Nigel Read

LLP Solic­i­tors


THE house next door has been empty for 20 years now. The coun­cil won’t do any­thing about it, and it’s caus­ing us a lot of grief be­cause we’ve to pay out money to rec­tify the dam­age that’s com­ing through to our own house. YOU could talk to your lo­cal coun­cil­lor about the pos­si­bil­ity of the coun­cil tak­ing over the prop­erty through an Empty Dwelling Man­age­ment Or­der. Most coun­cils have an of­fi­cer re­spon­si­ble for deal­ing with empty prop­erty. Un­der the Lo­cal Democ­racy, Eco­nomic De­vel­op­ment and Con­struc­tion Act you can also pe­ti­tion the coun­cil to bring about changes to your area, so if you can get ev­ery­one in the street in­volved, your pe­ti­tion may carry more weight. Get your solic­i­tor to look at your deeds to see whether you have rights of support and pro­tec­tion or covenants that en­able you to take ac­tion against the ad­join­ing owner di­rectly. THE wealth in our fam­ily came from my grand­mother. But when she died my grand­fa­ther mar­ried again and my mother never re­ally got on with her step­mother. My grand­fa­ther died a long time ago and now my ‘step’ grand­mother has died too. She said she wouldn’t be leav­ing much to my mother in her will. Can my mother contest the will? FAM­ILY wealth is very of­ten di­luted or lost on the re-mar­riage of a pre­vi­ous gen­er­a­tion. This sit­u­a­tion could have been avoided if your grand­fa­ther made a will mak­ing pro­vi­sion for both his wife and daugh­ter. Un­less the cir­cum­stances are very ex­cep­tional, it is very dif­fi­cult to chal­lenge a will. Once the as­sets have passed from your grand­fa­ther to his new wife, those as­sets be­long to her and she is (gen­er­ally) free to dis­pose of those as­sets as she pleases. I OWN 70 acres of land which I rent out. Be­cause I do not farm it my­self, is the land sub­ject to in­her­i­tance tax? And if so, is there any­thing I can do about it? Who is best to ad­vise me, a solic­i­tor or an ac­coun­tant? IF the land is part of a work­ing farm, it is likely to qual­ify for Agri­cul­tural Re­lief from in­her­i­tance tax at 100 per cent even where you are rent­ing it out. The qual­i­fi­ca­tion is that you must have owned it for seven years be­fore you die – and if you have been rent­ing it out since be­fore Septem­ber 1, 1995 it may only qual­ify for 50 per cent re­lief. It’s not to­tally straight­for­ward, and if you are con­cerned about in­her­i­tance tax gen­er­ally I sug­gest you see a solic­i­tor spe­cial­is­ing in this area at least ini­tially. WE built a wall on the bound­ary with our neigh­bours. But our neigh­bours have ob­jected to our plan to put dec­o­ra­tive rail­ings on top of it. We think this is be­cause they have built their ex­ten­sion too close to the wall and now need the airspace above to ma­noeu­vre dust­bins and the like. How can we re­solve this? IF the width of the wall strad­dles the bound­ary you will have to con­sult with your neigh­bours. But if it’s en­tirely on your side you are en­ti­tled to put up the rail­ings re­gard­less of their ob­jec­tions, sub­ject to the two-me­tre height re­stric­tion for bound­ary walls. If you are go­ing to al­low your neigh­bours to use your air space you re­ally ought to get them to sign a doc­u­ment ac­cept­ing per­mis­sion to do this. Oth­er­wise they will ac­quire a right which could in­ter­fere with fu­ture de­vel­op­ment of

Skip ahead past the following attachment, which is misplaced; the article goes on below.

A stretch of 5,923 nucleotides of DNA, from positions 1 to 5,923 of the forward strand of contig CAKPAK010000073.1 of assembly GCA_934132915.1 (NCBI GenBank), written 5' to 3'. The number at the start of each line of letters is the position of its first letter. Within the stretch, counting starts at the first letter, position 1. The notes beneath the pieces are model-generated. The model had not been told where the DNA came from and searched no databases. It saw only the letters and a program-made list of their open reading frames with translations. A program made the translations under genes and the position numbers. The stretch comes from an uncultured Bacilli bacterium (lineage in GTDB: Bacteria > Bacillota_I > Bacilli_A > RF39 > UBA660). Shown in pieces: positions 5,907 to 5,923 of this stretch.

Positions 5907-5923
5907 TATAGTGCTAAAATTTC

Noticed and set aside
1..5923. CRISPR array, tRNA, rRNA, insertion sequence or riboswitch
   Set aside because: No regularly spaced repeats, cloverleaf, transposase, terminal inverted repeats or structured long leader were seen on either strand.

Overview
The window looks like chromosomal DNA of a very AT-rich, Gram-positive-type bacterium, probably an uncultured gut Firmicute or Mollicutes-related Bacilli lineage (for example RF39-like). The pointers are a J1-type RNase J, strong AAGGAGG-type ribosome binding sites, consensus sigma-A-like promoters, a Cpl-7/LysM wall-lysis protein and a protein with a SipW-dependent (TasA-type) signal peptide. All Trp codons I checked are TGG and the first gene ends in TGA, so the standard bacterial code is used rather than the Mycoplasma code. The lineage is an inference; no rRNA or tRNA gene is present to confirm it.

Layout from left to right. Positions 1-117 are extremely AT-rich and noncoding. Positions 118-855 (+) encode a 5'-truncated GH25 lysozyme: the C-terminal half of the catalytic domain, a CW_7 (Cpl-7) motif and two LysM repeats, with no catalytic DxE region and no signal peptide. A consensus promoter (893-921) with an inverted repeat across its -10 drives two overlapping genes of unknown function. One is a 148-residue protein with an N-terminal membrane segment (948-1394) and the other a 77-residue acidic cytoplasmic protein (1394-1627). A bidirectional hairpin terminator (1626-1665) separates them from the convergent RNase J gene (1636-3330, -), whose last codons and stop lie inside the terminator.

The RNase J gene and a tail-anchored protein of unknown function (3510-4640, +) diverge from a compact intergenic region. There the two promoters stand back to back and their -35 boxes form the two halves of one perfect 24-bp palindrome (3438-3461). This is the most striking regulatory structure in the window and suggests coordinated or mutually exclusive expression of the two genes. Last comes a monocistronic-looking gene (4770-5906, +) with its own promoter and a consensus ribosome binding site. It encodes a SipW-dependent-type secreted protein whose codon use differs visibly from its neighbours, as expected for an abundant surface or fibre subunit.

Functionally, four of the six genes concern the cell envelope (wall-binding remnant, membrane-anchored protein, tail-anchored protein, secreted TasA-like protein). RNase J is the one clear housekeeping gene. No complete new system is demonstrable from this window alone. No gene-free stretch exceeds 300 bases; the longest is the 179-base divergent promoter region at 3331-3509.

your prop­erty. Hollinwood Av­enue, Chad­der­ton, OL9 8EF, or leave your query on the le­gal ad­vice line 0117 964 4794.

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